Facial Hair: To remove or not to remove
To remove or not to remove — that is a personal choice …as well as a pretty sensitive one too. And we mean that literally. The skin on your face is more delicate than the skin on your legs so it’s important to be careful about the hair-removal methods you choose.
No matter the type of hair removal you’re considering, it’s important that you pay attention to your skin. If you have bumps, ingrown hairs or sensitivity, then your hair-removal method might not be the right fit for your skin.
Start with well moisturized skin, as the more pliable the skin, the less likely it will be inflamed or irritated with the pressure of the tool. Exfoliating once or twice a week to remove any dead skin cells on the surface will help prevent ingrown hairs, and finishing with a lotion or oil will keep skin hydrated and protected.
For individuals with darker facial hair and lighter skin, laser hair removal is a good option. Lighter hair, which has less pigment, can be much less effective. Hair loss can be seen after as little as three sessions. Caution should be taken when having laser hair removal on the face because of the proximity of the treatment to the eyes. Proper goggles designed for the specific laser being used must be worn during treatment.
Derms don’t recommend waxing the upper lip, as that commonly leads to ingrown hairs.
Depilatory creams are easy to use, they break down the chemical bond in the hair follicle so they are weak enough to break off but they can irritate the facial skin and of course the removal is temporary as the hairs grow back.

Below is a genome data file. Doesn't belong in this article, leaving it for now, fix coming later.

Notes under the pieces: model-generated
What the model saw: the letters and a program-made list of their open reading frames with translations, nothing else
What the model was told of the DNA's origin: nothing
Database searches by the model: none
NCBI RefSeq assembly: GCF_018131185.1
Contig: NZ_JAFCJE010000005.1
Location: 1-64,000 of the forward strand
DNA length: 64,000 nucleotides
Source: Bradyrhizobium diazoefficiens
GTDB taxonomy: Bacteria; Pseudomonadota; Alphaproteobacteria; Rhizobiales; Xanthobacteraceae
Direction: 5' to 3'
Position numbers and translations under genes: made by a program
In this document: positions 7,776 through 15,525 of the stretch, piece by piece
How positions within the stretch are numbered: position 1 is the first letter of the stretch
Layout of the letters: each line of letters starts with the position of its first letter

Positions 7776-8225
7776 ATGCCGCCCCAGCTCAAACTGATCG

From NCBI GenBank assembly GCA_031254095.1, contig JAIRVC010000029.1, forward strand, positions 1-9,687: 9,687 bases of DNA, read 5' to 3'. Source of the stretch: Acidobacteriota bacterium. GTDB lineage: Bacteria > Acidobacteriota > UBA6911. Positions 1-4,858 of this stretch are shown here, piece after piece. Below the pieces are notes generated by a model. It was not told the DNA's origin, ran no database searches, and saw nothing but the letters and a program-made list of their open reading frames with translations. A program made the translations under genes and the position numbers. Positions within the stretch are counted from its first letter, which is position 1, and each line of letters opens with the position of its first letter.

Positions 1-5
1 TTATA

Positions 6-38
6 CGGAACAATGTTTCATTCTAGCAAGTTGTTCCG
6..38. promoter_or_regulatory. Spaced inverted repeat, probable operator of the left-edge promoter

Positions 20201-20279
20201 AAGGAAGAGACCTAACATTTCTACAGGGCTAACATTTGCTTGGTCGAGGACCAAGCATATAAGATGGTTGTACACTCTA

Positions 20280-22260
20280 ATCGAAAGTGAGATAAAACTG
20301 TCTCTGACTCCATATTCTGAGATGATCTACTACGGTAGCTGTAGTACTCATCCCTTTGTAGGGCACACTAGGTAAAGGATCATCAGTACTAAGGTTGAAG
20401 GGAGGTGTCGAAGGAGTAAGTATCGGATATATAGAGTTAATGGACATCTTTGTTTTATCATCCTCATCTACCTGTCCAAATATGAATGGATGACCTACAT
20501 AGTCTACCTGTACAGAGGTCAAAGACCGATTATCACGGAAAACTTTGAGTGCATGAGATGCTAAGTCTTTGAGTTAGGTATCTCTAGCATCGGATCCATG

For frustrating little whiskers on your chin or cheeks, you can also use permanent hair removal with lasers. However gray, white or very light blond may not be picked up by the laser.
If it’s only one or two stray hairs we suggest plucking them out with a tweezer.
It can be tough to get rid of the fine vellus hairs known as peach fuzz with typical hair-removal methods like waxing and threading. The best way to remove peach fuzz is with dermaplaning, which is when a dermatologist or aesthetician uses a surgical scalpel to gently scrape unwanted peach fuzz and dead skin from the face. The result is soft, hair-free, exfoliated skin. Unlike laser hair removal, however, the results from dermaplaning are temporary, and must be repeated every four weeks.
The tried-and-tested methods of eyebrow hair removal are threading and waxing, and of course, tweezing. All of these methods are, of course, temporary, although overgrooming can lead to permanent hair loss. Too much tweezing or waxing earlier in life can traumatize and eventually kill hair follicles, resulting in a permanent thinning of the eyebrows. If permanent is your goal, you can treat your brows with laser, but should you want thicker eyebrows at some point (brow trends change!), you may not be able to grow them back in.